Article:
The First Sunday of Advent: Hope
What is hope anyway?
I hope I sleep tonight. I hope she feels better tomorrow. I hope this new medication works. I hope work isn’t crazy on Monday. I hope the new U2 album doesn’t suck. I hope this new recipe turns out to be decent. I hope I didn’t forget to buy milk again. I hope we can get the Christmas tree up without drama. I hope I get the classes I want. I hope we don’t end up in another war. I hope the tax plan doesn’t ruin us.
I hope… I hope… I hope…
It seems like whenever I talk about hope what I really mean is a wish. A wish for the ways things used to be. A wish for the way things ought to be. A wish for things to be better than they are right now. Or sometimes even a wish for a different reality.
But is that really hope?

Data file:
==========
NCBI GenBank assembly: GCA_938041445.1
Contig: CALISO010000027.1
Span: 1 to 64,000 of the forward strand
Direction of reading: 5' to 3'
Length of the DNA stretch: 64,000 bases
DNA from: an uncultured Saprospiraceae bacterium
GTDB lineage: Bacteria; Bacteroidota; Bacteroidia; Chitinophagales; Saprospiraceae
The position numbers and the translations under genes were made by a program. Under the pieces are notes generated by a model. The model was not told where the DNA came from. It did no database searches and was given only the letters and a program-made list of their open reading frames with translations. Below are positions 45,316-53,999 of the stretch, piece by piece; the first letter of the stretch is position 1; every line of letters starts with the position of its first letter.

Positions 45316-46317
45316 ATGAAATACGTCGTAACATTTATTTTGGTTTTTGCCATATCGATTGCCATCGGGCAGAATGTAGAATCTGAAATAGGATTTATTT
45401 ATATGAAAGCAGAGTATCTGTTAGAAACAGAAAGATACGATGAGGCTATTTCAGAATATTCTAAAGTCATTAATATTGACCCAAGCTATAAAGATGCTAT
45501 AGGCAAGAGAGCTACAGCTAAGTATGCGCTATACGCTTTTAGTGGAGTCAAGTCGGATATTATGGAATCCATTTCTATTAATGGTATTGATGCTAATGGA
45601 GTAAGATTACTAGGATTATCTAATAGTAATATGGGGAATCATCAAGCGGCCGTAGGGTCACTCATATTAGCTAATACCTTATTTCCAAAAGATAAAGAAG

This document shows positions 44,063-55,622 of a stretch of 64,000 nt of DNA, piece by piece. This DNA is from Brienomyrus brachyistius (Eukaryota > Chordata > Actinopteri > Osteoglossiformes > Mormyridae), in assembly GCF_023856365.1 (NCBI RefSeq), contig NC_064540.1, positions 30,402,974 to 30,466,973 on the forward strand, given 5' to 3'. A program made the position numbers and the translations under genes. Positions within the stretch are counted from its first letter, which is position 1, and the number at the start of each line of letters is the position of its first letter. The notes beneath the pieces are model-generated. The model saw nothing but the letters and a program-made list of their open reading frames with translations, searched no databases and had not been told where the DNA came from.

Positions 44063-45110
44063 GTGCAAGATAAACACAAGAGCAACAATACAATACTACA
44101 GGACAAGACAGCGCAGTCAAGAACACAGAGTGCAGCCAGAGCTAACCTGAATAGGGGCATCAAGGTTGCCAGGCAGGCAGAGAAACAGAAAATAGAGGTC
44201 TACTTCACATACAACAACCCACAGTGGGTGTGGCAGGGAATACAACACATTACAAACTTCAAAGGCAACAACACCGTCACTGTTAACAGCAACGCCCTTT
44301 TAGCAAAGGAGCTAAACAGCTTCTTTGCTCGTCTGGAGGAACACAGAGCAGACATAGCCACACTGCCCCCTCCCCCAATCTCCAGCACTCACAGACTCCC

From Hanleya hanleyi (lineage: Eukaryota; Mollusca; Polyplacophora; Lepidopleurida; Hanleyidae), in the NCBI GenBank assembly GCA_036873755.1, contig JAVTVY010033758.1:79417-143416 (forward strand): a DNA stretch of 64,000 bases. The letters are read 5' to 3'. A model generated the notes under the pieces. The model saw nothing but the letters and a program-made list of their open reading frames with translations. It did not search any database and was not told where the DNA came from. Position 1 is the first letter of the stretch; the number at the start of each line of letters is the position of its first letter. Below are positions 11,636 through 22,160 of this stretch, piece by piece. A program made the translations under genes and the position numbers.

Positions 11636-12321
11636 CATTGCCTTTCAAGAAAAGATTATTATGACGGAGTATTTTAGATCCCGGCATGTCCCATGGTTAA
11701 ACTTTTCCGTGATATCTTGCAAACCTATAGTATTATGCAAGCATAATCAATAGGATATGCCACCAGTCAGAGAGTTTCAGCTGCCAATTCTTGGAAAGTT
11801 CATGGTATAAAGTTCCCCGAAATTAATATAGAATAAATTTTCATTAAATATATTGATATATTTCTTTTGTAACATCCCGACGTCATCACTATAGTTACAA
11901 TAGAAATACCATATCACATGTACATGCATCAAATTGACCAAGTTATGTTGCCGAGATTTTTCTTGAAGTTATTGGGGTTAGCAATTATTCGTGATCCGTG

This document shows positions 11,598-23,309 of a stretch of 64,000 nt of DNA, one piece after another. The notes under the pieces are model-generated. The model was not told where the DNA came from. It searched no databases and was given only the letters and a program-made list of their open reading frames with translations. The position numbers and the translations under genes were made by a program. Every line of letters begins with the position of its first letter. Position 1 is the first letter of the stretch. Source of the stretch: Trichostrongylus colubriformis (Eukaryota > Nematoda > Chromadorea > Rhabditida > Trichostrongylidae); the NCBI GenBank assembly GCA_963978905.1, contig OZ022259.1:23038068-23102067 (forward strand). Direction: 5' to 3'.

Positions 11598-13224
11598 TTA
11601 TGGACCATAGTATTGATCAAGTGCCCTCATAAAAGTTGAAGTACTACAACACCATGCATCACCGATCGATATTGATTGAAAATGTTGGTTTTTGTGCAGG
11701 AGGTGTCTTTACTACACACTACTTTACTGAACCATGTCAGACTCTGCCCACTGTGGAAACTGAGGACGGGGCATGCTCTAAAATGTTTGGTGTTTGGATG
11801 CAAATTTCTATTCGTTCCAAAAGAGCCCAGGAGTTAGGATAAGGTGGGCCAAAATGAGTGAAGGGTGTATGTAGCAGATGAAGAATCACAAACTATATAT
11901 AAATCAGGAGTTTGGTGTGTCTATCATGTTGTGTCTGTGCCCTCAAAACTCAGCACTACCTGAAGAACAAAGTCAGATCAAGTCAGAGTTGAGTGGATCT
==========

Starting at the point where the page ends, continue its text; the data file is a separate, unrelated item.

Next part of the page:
Dr. Martin Luther King Jr. preached, “Our eternal message of hope is that dawn will come.”
Dawn. A new day. But a new day doesn’t mean a new reality, merely a continuation of this one. Maybe things will change. Maybe they won’t. Maybe those things are beyond my control and all the wishing in the world won’t make a damn bit of difference.
But true hope is more than a wish. Hope in the dawn is understanding, as Dr. King said, “That the contradictions of life are neither final nor ultimate.” Hope is a belief that God can and will bring good out of the realities of this life. Hope is rooted in faith. Hope grows in trust. Hope thrives in perseverance. Hope holds fast in the darkness. Hope is that which carries me when wishes no longer matter. Hope is that which sustains me when reality seems more than I can bear.
Advent reminds me to stay rooted in faith, to trust, to persevere, to hold fast in the darkness. Advent reminds me to hope for God has promised me that the dawn will come.
“The King shall come when morning dawns
And light triumphant breaks,
When beauty gilds the eastern hills
And life to joy awakes.”
The King Shall Come
By: John Brownlie